The Brown County Art Colony
One of Indiana’s greatest contributions to American art history was the art colony that existed in the early 1900’s in Brown County, Indiana.
Around the turn of the century,
artists began to visit Brown County, Indiana to paint its unspoiled
natural beauty. The artists
who first arrived in Brown County --- artists like Adolph and Ada Shulz,
Theodore Clement Steele, and Louis Oscar Griffith ---
usually stayed for the summer and early fall and often stayed at
the Pittmann Inn in the town of Nashville.
The Inn was built in 1905 and its construction coincided with a
recently added train stop in the town of Helmsburg.
T.C. Steele and his wife Selma were the first of the artists to actually decide to call Brown County home. They had a house constructed in Belmont, Indiana, which is now just off State Road 46. After T.C. Steele’s death in 1926, Selma donated the property to the state of Indiana. Today it is operated as a historical site and can be visited during most of the year.
In 1917, Adolph and Ada Shulz decided to make Nashville their permanent home. With more and more artists visiting Nashville, it was turning it into a full-fledged art colony, comparable to those in Taos and Santa Fe, New Mexico; Lyme, Connecticut; Estes Park, Colorado; and Gloucester, Massachusetts. Some of the artists liked Brown County enough to stay. Many moved on. Some of those who stayed were Gustave Baumann, C. Curry Bohm, V.J. Cariani, Marie Goth; Carl Graf and Genevieve Goth Graf; Louis Oscar Griffith; Glen Cooper Henshaw; Georges LaChance; Will Vawter, who was known for his illustrations of the poet James Whitcomb Riley’s books; and Edward K. Williams.
In 1926, eight
artists came together to form the Brown County Art Gallery Association. The
group’s first gallery was located in a remodeled store building in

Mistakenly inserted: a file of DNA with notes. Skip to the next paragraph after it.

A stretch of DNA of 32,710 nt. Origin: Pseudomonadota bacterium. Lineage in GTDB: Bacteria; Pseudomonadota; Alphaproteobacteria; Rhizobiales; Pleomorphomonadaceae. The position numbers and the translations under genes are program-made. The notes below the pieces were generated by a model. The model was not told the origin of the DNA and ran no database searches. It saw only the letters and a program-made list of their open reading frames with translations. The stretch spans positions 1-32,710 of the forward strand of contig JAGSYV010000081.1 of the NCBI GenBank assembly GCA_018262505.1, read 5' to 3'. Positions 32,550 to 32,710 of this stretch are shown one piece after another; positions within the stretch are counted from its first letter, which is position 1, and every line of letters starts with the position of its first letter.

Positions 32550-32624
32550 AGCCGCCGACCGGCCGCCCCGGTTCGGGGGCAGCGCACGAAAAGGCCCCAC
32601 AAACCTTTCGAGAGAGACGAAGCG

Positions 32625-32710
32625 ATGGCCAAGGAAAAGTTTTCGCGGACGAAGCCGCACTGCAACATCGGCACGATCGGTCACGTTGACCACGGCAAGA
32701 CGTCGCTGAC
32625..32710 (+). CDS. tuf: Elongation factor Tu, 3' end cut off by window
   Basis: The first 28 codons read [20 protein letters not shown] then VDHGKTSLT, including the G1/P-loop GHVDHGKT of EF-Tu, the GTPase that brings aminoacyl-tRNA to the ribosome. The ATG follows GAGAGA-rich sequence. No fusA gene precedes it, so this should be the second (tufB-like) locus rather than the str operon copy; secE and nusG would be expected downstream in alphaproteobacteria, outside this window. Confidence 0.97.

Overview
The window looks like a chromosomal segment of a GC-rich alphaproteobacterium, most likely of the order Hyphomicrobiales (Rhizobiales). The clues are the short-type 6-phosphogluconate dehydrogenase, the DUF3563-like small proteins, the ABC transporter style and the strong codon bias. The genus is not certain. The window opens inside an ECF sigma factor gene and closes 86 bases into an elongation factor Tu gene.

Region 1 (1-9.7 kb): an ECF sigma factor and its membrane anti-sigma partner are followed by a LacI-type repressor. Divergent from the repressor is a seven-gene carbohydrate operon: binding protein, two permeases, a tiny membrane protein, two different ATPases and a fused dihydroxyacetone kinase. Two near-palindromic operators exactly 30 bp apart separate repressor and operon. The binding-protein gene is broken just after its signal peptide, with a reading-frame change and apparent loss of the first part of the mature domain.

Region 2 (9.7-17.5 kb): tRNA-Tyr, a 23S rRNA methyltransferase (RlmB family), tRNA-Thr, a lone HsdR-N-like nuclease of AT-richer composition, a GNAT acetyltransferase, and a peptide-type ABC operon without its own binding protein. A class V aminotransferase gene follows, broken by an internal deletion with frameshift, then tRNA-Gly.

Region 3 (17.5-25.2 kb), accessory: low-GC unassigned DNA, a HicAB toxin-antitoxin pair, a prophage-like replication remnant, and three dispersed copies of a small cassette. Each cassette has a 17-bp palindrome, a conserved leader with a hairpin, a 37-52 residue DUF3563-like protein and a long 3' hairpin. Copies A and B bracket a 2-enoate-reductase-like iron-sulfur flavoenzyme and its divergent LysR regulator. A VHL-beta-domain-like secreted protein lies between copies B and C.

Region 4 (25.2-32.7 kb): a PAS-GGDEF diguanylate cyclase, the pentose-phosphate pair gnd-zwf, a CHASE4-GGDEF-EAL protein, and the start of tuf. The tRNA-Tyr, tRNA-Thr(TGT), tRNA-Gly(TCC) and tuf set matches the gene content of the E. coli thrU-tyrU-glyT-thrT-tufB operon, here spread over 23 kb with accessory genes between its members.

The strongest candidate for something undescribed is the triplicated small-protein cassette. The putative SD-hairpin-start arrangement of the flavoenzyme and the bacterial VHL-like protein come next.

Nashville. In 1954, the artists built a new gallery which was destroyed by
a fire in 1966. Many of the
gallery's important paintings were destroyed in this fire. Another
building was built on the same site and opened in 1968. The land on which
the gallery stands was given to the association by Adolph Shulz.
The Gallery still exists today and has a fantastic permanent
collection with exemplary works by most of the early artists.
The Gallery also hosts the Glen Cooper Henshaw Collection.
One artist, who was
sometimes chastised for not being an artist at all, was the photographer
Frank Hohenberger. Hohenberger
wrote a column for the Indianapolis Star called, "Down in the Hills
O'Brown County." The column was accompanied by his photographs, often
of nature and the local rustics. He
also documented a lot of the changes that were taking place in Brown
County as it became better known and more traveled to as a tourist
Today Brown County
is primarily a tourist destination.
During the autumn, with the changing of the leaves, the village of
Nashville swells with shoppers, and bumper-to-bumper traffic is not
certainly not as peaceful as it once was in what the early artists called
“Peaceful Valley,” but there is still an art colony in Brown County.
In fact, an ad campaign was recently started to promote Brown
County as “The Art Colony of the Midwest.”
Artists like Patricia Rhoden Bartels, June Bryan, Tim Greatbatch,
Norene Mara, Fred Rigley, Pat Siddiq, and many others continue in the
tradition of the early Brown County artists and constitute today’s Brown
County art colony.